I recently sent a friend in Michigan a short video clip of Piazza Venezia here in Rome, one of the city’s busiest places most of the day. In the early morning, though, before 8:30 am, it is a fairly tranquil thoroughfare and almost exudes an air of peace at an otherwise head-spinning cacophony of cars, taxis, buses, mopeds and pedestrians much of the day and night. Birds can be heard in the trees before the rush hours beginning at 8:30 am, and the atmosphere at dawn is also one of people and machines, though not very many, on the move.

On his way to school here recently, at the nearby Pontifical University of Saint Thomas, usually called the Angelicum, a monk friend from India did the nice thirty second video clip of Piazza Venezia at 8:00 am, described above, and caused my Michigan friend to write me: “I like the idea of seeing a peaceful street scene from Rome.” If this Michiganian only knew what transpires in Piazza Venetia beginning about 8:30 am, it could cause hairs to stand on end!

In addition to the comment above, the friend from Michigan wrote: ‘I am intrigued by the tall trees with trunk or branches and then at the very top, the leaves or greenery. They remind me of mushrooms.” These of course are umbrella pines, or most often simply called “The pines of Rome.”

All this brought me to listen again to the delightful piece of music by Ottorino Respighi, the Italian composer who lived from 1879 to 1936, called “Pines of Rome” (Italian title: Pini di Roma). Respighi called the piece a “Tone Poem,” and that is a fitting description of the work.

“Pines of Rome” is a four-movement orchestral piece that was completed in 1924. Its intent is to illustrate in music the famous Roman pine trees in four locations in the city at different times of the day. The piece is the second of Respighi’s trilogy of “Tone Poems,” and the most famous of the three. The first is called “Fountains of Rome,” completed in 1917, and the third, “Roman Festivals,” is from 1928.

Comprised of four movements, each about seven minutes long, the entire “Pines of Rome” lasts just under half an hour. To go with the score, Respighi wrote a short description of each of the four movements, which once you know, are easy to indentify when listening to the music. There are some excellent recordings of “Pines of Rome” on YouTube to which I invite you to listen.

The first movement of the work portrays children excitedly playing by the pine trees in Rome’s Villa Borghese gardens, very close to the Piazza del Flaminio and where I go to browse used books on outdoor stalls along a busy street.

In tranquil Villa Borghese itself, all is calm, and the music of Respighi is describing, he says, “youngsters twittering and shrieking like swallows.” Keep in mind that 1924 twittering is something quite different from 2017 twittering! The beautiful Villa and its grounds are a monument to the Borghese family who dominated the city of Rome in the early seventeenth century. Thankfully it is now a place open for public strolling and enjoyment; so too in Respighi’s time.

In the second movement of “Pines of Rome,” the mood changes as the entrance to a catacomb outside the city is being described. The majestic sweep of the music conjures up an abandoned chapel and the tall pine trees silhouetted against the sky. The music, for Gregorian chant fans like myself, is recognizably from Kyrie ad libitum 1, (Clemens Rector), as well as the Sanctus from Mass IX, (Cum jubilo), for Solemnities and Feasts of the Blessed Virgin Mary. The sounds of this movement rise and fall almost as if to heaven and then back into the depths of the subterranean catacombs, where early Christians, especially martyrs, were buried.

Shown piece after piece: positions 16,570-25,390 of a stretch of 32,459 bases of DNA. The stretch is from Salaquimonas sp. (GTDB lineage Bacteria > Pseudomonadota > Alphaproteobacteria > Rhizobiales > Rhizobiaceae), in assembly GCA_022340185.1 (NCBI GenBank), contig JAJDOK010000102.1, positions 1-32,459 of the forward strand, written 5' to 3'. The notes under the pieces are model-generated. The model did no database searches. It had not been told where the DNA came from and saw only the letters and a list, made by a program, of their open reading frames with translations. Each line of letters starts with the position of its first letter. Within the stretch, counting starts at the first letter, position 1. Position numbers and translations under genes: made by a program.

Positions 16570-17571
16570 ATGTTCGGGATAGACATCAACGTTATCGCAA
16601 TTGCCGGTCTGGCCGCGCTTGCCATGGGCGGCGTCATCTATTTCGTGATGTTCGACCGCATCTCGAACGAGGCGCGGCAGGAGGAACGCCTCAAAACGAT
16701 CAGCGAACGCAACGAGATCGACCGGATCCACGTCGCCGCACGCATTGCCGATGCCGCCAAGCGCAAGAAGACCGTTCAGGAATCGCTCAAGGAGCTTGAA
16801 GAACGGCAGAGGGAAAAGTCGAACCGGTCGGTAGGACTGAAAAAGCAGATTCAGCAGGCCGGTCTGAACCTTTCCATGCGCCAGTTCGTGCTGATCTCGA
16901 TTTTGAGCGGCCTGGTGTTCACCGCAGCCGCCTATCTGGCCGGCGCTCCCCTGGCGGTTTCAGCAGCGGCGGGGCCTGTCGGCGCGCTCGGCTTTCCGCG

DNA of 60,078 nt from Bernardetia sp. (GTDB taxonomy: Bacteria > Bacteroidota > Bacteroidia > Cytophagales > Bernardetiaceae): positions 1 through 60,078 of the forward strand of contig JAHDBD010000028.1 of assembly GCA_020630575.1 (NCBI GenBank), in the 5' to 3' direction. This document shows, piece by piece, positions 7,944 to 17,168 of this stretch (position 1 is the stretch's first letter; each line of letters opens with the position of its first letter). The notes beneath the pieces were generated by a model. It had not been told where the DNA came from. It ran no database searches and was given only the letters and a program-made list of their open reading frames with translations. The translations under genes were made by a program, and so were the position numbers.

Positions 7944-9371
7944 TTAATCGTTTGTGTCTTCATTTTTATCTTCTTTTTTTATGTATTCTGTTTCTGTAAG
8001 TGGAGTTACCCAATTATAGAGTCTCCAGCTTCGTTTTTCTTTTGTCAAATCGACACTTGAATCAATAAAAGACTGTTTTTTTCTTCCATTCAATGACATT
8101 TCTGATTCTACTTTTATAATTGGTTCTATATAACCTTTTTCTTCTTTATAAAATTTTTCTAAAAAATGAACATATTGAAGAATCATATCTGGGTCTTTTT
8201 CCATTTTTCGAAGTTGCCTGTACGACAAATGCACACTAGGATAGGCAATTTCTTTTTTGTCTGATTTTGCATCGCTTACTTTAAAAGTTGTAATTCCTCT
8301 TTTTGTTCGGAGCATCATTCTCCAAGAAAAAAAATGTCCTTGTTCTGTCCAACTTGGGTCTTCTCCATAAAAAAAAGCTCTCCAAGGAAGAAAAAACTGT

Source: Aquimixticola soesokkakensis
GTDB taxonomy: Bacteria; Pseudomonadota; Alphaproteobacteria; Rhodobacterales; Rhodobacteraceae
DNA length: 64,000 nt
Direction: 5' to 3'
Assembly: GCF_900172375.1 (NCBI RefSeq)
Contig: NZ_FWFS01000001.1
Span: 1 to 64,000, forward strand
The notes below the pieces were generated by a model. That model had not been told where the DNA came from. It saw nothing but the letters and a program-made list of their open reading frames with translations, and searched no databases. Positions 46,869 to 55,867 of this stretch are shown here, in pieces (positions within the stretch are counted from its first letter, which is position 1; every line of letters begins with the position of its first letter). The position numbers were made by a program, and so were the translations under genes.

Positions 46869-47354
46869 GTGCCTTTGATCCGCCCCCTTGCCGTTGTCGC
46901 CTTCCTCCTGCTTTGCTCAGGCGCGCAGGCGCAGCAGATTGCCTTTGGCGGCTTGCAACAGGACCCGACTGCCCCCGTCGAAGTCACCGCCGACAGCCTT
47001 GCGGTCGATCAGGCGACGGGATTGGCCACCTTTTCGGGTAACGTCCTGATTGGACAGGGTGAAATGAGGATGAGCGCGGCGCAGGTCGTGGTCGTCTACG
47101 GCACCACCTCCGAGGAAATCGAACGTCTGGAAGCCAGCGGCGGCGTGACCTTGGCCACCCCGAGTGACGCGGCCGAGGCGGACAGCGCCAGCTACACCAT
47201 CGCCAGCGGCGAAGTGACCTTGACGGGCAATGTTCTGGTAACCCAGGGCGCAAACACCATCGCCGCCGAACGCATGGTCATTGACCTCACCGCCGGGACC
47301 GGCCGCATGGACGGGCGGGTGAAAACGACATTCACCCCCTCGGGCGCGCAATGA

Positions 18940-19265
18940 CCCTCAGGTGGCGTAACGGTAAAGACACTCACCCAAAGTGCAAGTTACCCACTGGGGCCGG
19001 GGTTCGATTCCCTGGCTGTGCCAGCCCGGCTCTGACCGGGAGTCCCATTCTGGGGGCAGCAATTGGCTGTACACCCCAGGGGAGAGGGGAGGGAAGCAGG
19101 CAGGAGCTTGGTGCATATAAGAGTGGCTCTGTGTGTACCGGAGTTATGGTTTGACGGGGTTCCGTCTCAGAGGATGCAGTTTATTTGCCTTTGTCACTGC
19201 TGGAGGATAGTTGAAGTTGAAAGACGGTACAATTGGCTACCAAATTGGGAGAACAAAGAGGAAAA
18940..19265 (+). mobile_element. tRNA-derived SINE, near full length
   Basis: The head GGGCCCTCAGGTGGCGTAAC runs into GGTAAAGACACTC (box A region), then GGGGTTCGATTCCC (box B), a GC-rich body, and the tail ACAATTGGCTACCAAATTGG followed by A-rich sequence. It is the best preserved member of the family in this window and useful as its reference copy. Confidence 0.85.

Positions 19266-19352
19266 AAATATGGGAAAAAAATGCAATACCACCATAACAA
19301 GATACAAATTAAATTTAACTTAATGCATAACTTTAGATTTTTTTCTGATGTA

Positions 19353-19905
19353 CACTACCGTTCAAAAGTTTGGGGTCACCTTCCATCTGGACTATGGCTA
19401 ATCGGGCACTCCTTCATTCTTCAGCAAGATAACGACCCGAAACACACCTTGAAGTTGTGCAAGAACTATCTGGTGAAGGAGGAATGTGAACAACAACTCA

The third movement of “Pines of Rome” is set on the Janiculum hill. The idea is that a full moon is shining on pine trees where the temple of Janus once was. Janus was the double-faced Roman god of doors and gates as well as of the new year. If you listen closely you will hear recorded sounds of nightingales at the end of this movement, which was part of Respighi’s intent (he used a record player for the bird sounds), and it continues to be part of the orchestrating of the piece today, using twenty-first century technology for the chirping of birds.

The fourth and final movement of “Pines of Rome” takes place on the Appian Way, recalling the pines along the great military road leading into and out of Rome. In the misty dawn Roman troops are marching into the city after victory just as the sun begins to rise. Wishing the ground to tremble while this movement was being played, Respighi indicated that the organ play very low notes. Trumpets are also employed to signify triumph after battle.

Premiering in Rome on December 14th, 1924, “Pines of Rome” was first performed in the United States on January 14, 1926. The conductor that day was the famous Arturo Toscanini, directing his first concert with the New York Philharmonic Orchestra. Touchingly, Toscanini also performed “Pines of Rome” on his last performance with that orchestra in 1945. Interestingly, the composer Respighi conducted “Pines of Rome” for the first time in the United States with the Philadelphia Orchestra a day after Toscanini’s American premiere in New York.

Those of our friends who knew the late Sister Mary Joaquin Bitler, SC (Sister of Charity), a beloved and great friend of Christ in the Desert, should know that her father was a long-time orchestra member with Arturo Toscanini and I presume would have been part of those who premiered Respighi’s great ode to the legendary umbrella pines of Rome. Come and see them when you can.

As an aside, Ottorino Respighi obviously recognized the intrinsic value of Gregorian chant. In addition to his including it in “Pines of Rome,” he wrote a “Concerto Gregoriano,” completed in 1921, which premiered in Rome in 1922, two years before “Pines of Rome” premiered. “Concerto Gregoriano” also lasts about thirty minutes when performed.